OBJECTIVE: The cyclic variation of physical and psychological phenomena has been accepted as a natural consequence of the cyclicity of the human female reproductive function. The exact nature of these changes, however, has not been fully understood. The aim of our study was to investigate the fluctuation of psychological and physical symptoms throughout the female reproductive cycle in healthy, non-PMDD women. METHOD: 63 psychiatrically healthy, non-PMDD women with normal regular menstrual cycles and not using hormonal contraceptive methods participated in the study. Participants completed the PRISM calendar every night for three consecutive cycles and on three predefined days of the first cycle they completed several other psychometric measures (SCL-51, STAI, ZSDS, EAT and Mind and Body Cathexis Scale). Based on an at least 66% increase in physical symptoms from the late follicular to the late luteal phase on the PRISM, subjects were assigned to LPPS (luteal phase physical symptoms) and nonLPPS (no luteal phase physical symptoms) groups. Average of psychometric scores obtained at the three predefined days were compared between the two groups. RESULTS: There was a significant difference between the two groups only in case of the interpersonal sensitivity subscale of the SCL-51. CONCLUSION: Our results indicate that the appearance of severe physical symptoms in the late luteal phase of the female reproductive cycle is not accompanied by a worsening of psychological symptoms. The appearance of enhanced psychological symptomatology attributed to the luteal phase of the female reproductive cycle thus seems to be independent of the appearance of severe physical symptoms.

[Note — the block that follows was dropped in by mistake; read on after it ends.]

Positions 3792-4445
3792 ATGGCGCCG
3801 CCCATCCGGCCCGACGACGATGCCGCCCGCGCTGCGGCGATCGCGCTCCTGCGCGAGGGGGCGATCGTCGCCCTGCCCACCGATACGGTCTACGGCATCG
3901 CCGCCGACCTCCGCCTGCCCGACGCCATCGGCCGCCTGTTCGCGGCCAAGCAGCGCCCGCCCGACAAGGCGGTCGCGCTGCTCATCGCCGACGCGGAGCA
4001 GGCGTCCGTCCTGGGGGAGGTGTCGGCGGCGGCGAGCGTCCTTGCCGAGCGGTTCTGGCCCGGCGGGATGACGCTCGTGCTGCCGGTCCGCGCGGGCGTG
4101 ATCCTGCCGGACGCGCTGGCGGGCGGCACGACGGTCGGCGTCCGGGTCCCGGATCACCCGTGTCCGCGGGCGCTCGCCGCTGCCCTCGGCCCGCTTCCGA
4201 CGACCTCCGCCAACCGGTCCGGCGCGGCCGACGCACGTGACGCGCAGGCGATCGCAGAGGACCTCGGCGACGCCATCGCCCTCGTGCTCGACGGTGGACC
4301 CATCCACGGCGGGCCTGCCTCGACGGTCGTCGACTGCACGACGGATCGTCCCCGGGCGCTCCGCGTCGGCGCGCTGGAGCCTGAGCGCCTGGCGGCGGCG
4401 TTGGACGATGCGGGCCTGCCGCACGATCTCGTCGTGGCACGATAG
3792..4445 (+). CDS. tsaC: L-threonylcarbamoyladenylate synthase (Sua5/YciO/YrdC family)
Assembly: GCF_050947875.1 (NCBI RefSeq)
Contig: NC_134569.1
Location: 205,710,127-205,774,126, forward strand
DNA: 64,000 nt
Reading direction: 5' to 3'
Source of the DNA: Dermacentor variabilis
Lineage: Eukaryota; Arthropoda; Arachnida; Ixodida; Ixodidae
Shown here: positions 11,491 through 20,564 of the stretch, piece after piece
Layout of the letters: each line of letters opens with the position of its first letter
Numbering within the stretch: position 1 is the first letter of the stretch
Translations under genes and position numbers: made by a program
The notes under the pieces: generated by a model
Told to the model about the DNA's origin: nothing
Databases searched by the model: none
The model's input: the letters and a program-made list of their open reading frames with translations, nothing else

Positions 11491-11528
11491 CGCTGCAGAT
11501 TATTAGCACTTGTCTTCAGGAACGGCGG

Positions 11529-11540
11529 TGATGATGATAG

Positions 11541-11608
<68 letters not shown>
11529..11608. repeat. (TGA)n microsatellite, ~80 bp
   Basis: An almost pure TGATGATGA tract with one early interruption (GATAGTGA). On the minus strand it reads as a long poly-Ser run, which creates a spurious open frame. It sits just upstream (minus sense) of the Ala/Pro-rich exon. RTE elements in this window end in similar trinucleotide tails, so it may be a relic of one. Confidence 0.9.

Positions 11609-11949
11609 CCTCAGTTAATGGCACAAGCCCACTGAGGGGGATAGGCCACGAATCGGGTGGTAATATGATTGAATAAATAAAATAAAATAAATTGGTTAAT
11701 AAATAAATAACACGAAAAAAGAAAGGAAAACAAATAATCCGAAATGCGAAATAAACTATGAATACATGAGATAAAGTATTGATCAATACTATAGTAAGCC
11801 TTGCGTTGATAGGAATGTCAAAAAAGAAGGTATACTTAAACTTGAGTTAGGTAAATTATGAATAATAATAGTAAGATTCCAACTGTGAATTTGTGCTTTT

|Number of pages||6|
|Journal||Neuropsychopharmacologia Hungarica : a Magyar Pszichofarmakológiai Egyesület lapja = official journal of the Hungarian Association of Psychopharmacology|
|Publication status||Published - May 2008|
ASJC Scopus subject areas
- Neuropsychology and Physiological Psychology
- Pharmacology, Toxicology and Pharmaceutics(all)
- Clinical Neurology